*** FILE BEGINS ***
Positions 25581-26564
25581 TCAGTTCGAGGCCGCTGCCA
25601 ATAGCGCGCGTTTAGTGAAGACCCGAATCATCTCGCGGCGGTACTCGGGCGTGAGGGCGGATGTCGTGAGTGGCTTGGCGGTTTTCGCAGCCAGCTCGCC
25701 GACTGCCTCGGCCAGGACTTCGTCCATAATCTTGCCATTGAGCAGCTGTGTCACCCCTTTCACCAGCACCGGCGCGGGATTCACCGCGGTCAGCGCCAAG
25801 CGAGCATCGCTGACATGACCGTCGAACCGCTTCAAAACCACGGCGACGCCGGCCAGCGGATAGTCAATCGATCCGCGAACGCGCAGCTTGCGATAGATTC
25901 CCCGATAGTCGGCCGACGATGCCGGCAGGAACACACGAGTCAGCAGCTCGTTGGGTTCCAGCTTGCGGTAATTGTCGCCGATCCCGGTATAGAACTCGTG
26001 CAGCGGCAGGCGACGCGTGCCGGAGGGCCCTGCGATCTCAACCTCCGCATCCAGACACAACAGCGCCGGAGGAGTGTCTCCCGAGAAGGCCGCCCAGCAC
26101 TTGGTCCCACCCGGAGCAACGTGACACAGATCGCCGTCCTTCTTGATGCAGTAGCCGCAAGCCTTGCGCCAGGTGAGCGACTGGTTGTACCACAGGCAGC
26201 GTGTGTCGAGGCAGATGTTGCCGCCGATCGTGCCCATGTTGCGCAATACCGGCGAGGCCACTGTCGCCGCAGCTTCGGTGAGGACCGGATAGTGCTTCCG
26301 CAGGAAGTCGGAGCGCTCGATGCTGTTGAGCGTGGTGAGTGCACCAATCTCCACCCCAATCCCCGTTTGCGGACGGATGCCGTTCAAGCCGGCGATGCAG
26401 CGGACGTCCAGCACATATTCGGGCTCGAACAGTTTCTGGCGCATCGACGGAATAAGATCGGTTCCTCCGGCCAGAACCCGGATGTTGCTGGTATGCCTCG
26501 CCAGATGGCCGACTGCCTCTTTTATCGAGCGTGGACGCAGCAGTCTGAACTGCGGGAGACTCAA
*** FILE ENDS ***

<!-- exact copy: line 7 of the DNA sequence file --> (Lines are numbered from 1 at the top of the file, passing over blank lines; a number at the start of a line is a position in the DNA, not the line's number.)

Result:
26001 CAGCGGCAGGCGACGCGTGCCGGAGGGCCCTGCGATCTCAACCTCCGCATCCAGACACAACAGCGCCGGAGGAGTGTCTCCCGAGAAGGCCGCCCAGCAC